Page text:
Until Murdoch acquired it, the Wall Street Journal was pro-business, but not overtly partisan. Despite his promise of 'journalistic integrity', he's using it as a bully pulpit to get Republicans elected. Evidently his message is being diluted to the point that he can't seem to get his message across through Fox News, the radio stations he owns, and the New York Post, so he's taken to the op-ed pages of the Wall Street Journal.
Of course, Murdoch didn't sign this, but it has his right-wing paw prints all over it. Framed in the guise of advice to the Republican party, it is a head-on attack on Democrats and health care reform.
The danger is that if the [Republican] party doesn't use the campaign to create a mandate, it won't be strategically positioned to repeal, let alone replace. That fight will be hard enough as Republicans vie with President Obama's veto merely to chip away at the edges. And unless the GOP pours the political foundations now for more lasting health reforms, they won't have anything to build on going into 2012.
In other words, Republicans ought to be using the 2010 campaign to build opposition to ObamaCare and educate voters about the differences between private and government health care. They could also begin persuading the public—and maybe even themselves—of the virtues of an alternative system based on market principles and more consumer choice.
In two paragraphs, we have every right-wing meme about health care reform packed in. The idea that it's government-run, that somehow health care should be foundationally based upon market principles, and of course, the 'repeal and replace' maxim.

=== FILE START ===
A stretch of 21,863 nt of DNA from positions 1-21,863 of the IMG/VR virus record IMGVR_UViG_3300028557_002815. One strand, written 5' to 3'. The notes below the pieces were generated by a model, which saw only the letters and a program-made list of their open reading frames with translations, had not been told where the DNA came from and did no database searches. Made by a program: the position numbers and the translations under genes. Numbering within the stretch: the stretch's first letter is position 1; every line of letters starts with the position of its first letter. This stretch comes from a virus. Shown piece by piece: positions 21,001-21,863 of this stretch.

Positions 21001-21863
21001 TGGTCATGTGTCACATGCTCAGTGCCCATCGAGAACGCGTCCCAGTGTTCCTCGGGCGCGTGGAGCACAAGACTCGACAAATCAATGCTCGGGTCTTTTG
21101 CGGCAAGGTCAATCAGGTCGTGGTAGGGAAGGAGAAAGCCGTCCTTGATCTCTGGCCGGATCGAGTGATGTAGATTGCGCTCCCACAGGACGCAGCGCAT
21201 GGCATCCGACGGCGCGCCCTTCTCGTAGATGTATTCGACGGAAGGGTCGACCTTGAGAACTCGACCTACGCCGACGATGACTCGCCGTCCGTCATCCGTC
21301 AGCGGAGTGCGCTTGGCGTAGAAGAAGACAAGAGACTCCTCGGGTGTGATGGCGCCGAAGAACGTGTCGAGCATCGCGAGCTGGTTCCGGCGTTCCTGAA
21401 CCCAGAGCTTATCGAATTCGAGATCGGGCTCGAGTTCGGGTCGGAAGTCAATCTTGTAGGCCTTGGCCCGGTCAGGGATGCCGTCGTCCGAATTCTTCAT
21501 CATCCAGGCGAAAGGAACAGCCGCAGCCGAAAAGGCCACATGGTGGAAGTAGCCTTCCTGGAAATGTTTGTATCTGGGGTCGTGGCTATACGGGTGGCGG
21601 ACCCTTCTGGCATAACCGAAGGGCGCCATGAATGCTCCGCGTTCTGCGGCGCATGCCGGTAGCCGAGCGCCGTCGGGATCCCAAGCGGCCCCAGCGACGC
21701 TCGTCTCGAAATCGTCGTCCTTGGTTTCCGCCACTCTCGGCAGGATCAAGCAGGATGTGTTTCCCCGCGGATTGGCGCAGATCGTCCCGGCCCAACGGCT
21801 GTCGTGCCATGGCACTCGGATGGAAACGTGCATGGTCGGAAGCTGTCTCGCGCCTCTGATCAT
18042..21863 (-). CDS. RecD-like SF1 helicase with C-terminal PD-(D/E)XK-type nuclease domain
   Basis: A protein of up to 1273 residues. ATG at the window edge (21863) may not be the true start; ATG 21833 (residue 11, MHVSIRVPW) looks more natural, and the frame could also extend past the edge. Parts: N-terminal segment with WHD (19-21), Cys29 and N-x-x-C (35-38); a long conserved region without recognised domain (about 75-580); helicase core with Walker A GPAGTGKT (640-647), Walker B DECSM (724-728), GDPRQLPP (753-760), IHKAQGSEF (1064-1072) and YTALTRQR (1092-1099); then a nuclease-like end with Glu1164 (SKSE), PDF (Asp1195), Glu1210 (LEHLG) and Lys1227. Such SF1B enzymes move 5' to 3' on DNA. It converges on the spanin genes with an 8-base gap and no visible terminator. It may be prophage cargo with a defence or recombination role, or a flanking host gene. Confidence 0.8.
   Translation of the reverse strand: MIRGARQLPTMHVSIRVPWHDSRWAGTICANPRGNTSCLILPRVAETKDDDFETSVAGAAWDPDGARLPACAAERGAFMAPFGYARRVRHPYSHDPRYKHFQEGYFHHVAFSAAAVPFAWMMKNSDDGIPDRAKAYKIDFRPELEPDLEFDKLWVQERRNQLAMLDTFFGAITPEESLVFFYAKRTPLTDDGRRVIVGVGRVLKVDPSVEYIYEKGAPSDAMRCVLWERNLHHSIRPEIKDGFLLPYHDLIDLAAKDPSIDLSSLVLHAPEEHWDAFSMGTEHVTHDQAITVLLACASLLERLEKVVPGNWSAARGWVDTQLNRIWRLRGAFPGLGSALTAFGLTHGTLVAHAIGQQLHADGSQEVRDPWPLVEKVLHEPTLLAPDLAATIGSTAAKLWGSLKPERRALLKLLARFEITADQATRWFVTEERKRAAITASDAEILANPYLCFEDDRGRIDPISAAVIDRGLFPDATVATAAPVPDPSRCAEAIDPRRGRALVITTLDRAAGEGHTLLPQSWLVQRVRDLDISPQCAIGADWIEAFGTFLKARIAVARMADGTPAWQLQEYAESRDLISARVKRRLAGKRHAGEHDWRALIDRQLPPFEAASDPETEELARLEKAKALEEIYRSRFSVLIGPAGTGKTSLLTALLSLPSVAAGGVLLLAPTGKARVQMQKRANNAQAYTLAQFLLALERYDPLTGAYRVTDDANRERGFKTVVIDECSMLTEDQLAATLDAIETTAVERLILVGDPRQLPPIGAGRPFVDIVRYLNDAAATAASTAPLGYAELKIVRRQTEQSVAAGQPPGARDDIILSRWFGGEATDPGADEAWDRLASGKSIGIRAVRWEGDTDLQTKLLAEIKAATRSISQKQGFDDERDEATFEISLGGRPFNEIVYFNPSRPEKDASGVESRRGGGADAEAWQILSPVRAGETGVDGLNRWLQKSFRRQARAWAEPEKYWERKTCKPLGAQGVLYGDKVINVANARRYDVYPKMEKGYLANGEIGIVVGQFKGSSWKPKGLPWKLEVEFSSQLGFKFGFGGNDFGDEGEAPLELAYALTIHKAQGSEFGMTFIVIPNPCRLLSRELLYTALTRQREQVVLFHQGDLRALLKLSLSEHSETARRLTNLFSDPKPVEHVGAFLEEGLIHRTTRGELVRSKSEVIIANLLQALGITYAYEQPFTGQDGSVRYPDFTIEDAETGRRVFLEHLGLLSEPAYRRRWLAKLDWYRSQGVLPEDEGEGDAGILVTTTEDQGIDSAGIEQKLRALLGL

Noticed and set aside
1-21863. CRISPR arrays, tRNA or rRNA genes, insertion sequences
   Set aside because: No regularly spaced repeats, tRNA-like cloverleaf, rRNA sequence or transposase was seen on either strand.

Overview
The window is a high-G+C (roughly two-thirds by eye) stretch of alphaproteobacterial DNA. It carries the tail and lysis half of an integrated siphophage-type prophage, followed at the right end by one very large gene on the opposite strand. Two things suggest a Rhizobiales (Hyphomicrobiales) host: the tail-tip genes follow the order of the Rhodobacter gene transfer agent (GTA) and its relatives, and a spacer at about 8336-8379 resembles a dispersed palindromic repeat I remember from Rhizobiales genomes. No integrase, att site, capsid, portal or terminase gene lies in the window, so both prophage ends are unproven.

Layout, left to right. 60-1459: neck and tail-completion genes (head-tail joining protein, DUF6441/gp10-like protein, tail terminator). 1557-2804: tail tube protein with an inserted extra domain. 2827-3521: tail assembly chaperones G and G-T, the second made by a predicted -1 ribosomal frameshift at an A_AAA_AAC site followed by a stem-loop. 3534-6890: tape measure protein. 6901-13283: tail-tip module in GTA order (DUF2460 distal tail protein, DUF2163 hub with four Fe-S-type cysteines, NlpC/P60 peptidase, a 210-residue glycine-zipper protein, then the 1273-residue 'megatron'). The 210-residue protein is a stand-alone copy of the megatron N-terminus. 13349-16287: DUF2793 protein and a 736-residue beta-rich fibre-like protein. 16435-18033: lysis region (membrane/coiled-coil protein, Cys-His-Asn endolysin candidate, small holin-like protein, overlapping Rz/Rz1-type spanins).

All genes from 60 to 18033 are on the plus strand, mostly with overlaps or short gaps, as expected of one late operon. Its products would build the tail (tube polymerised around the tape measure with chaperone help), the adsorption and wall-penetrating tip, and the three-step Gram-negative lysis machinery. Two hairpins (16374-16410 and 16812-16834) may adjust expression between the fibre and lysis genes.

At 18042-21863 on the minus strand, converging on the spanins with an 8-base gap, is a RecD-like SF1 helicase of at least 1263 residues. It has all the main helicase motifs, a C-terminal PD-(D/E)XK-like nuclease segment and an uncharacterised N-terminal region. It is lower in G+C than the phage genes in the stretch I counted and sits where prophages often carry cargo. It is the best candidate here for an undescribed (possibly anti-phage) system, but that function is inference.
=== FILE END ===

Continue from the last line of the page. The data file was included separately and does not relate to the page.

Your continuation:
Then he takes after Russ Feingold and Earl Pomeroy, who are running aggressive campaigns on the passage of the Affordable Care Act:
The goal is to reinforce the liberal mythology that while ObamaCare is unpopular, people support this or that provision and believe the Oliver Twist narrative of insurance industry malfeasance. If Messrs. Feingold, Pomeroy and others win, Democrats will claim vindication and justify their obstruction of efforts to rationalize ObamaCare.
Mythology? Really? Those people who were screwed by insurers were just making stuff up? Hmmm, that's why I have a full recording of Anthem Blue Cross playing games with one of their insureds, I guess. Because it's a 'myth'.
Republicans will need a reform alternative and a coherent health-care philosophy, and the time to start shaping it is now, so that voters can see how future decisions will be made according to a set of principles they can understand. Another epic health-care debate is inevitable whether Republicans like it or not, and the time to begin the counterrevolution is now when voters are paying attention to their arguments.
This is where Murdoch proves he lives somewhere in an alternate universe other than the one the rest of us do, because there IS no Republican reform alternative. He doesn't want one either. If you doubt their desperation, just look at this paragraph, because he knows, just like I do, that the insurance companies are simply picking up their toys and going home, which means the next step will be opening Medicare to all.
Rupert, the ship has sailed and you're trying to swim to it against the currents. Give up, go home, and screw up someone else's country. I know, it sucks to give millions to astroturf groups, the Republican party and other buddies only to lose, but after all, you're the guy who made the investment. No one twisted your arm. Maybe you should've bought some derivatives to cover the loss.